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Class 10 Class 12
What is meant by abnormal mass of solute? Discuss the factors which bring abnormality in the experimentally determined molecular masses of solutes using colligative properties.


A molar mass that is either lower or higher than the expected or normal value is called as abnormal molar mass.

In order to account for all such abnormalities, introduced a factor
(i) known as van 't Hoff's factor, which represents the extent of association (or) dissociation of a solute.

Van't Hoff's factor is defined as the ratio of the observed colligative property to the calculated colligative property.

i = Observed colligative property / Calculated colligative property

Observed colligative property ∝ 1/Molar Mass

i = Mc/Mo

Van't Hoff's factor
(i) represents the extent of association (or) dissociation of a solute

i = Total number of moles of particles after association or dissociation / Number of moles of particles before association or disscussion

Experimentally determined molar mass is always lower than actual value for dissociation.

Molar Mass ∝ 1/Colligative Property

If the solute undergoes association in a solution, then the value of van 't Hoff's factor is less than one. If the solute undergoes dissociation then 'i' is greater than one.


                       KCl → K+ + Cl-

     1 molecule of KCl furnishes 2 ions in solution

i = Total number of moles of particles after dissociation / Number of moles of particles before dissociation

 i = 2/1 = 2

           2CH3COOH ⇔(CH3COOH)2
          Ethanoic acid     Dimer of Ethanoic acid

i = Total number of moles of particles after association / Number of moles of particles before association

i = 1/2 =  0.5



Calculate the mass of urea (NH2CONH2) required in making 2.5 kg 0.25 of molal aqueous solution.


Molality (m) is defined as the number of moles of the solute per kilogram (kg) of the solvent and is expressed as:

= Moles of soluteMass of solvent in kg
Mol. mass of urea NH2CONH2
                 = 14 + 2 + 12 + 16 + 14 + 2
                 = 60 g mol-1

Molality (m) = Moles of soluteMass of solvent in kg

25 = Moles of solute2.5

or Moles of solute
                = 0.25 x 0.25 =  0.625

  Mass of urea
                   = Moles of solute x Molar mass

                   = 0.625 x 60 = 37.5 g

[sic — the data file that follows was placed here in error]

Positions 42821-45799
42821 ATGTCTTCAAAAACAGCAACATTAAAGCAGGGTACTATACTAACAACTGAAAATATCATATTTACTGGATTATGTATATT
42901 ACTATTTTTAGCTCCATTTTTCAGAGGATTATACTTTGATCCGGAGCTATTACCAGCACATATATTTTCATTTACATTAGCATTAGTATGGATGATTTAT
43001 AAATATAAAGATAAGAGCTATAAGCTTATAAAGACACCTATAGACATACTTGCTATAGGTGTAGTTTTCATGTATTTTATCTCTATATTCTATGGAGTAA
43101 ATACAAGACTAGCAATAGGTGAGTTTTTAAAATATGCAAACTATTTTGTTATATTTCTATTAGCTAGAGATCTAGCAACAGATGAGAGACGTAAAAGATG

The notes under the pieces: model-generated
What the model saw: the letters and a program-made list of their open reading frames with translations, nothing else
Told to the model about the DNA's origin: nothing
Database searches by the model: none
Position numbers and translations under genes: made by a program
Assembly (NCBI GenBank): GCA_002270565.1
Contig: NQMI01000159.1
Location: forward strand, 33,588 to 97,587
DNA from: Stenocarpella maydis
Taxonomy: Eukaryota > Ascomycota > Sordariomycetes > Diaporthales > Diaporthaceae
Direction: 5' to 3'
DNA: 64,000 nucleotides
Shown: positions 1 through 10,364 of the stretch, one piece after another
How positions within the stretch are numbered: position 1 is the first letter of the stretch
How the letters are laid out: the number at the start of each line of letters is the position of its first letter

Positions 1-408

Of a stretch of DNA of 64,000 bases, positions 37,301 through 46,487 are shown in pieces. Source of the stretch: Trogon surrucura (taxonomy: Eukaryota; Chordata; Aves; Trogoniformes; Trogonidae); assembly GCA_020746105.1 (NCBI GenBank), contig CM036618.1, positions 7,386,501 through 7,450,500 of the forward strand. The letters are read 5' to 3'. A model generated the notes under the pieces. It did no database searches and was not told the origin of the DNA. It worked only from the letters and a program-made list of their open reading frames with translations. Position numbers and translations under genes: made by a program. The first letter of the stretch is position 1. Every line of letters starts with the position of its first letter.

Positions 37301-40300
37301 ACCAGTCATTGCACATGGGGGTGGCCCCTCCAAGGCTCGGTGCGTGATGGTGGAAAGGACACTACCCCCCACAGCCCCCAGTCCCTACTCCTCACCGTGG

Calculate (a) molality (b) molarity and (c) mole fraction of KI if the density of 20% (mass/mass) aqueous KI is 1.202 g mL-1.

(a) 20% (mass/mass) means that 20 g of KI is present in 80 g of water.

Therefore, Moles of KI in solution

moles of KI = 20/166 =0.12mol
moles of water =80/18 =4.44mol
therefore, mole fraction of KI
=moles of  KImoles of KI + moles of water

=0.120.12+4.44= 0.0263            

Calculate the mass percentage of benzene (C6H6) and carbon tetrachloride (CCl4) if 22 g of benzene is dissolved in 122 g of carbon tetrachloride.

Mass % of benzene
                      = mass of benzenemass of solution ×100= 2222+122×100= 22144×100 = 15.28%
Mass% of carbon tetrachloride = 100 - 15.28
                          = 84.72%

Calculate the mole fraction of benzene in solution containing 30% by mass in carbon tetrachloride.

Let the total mass of the solution be 100g and mass of benzene be 30 g
therefore mass of tetrachloride= (100-30)g = 70g
Molar mass of benzene,


Calculate the molarity of each of the following solution (a) 30 g of Co(NO3)2.6H2O in 4.3 L solution (b) 30 mL of 0.5 MH2SO4 diluted to 500 mL.


Molarity (M) is defined as number of moles of solute dissolved in one litre (or one cubic decimetre) of solution.

(a) Mol. mass of Co(NO3). 6H2O

               =58.9+(14+3×16)2+6(18)=58.9+(14+48)×2+108=58.9+124+108 = 290.9

Moles of Co(NO)3.6H2O
                                       =30290.9=0.103 mol.
Volume of solution = 4.3 L
          M=Moles of soluteVolume of solution in litre    = 1034.3 = 0.024 M

(b) Number of moles present in 1000 ml of 0.5M H2SO4= 0.5 mol
therefore number of moles present in 30ml of 0.5M H2SO4=0.5×301000mol =0.015mol
therefore molarity =0.015/0.5L 

thus molarity is 0.03M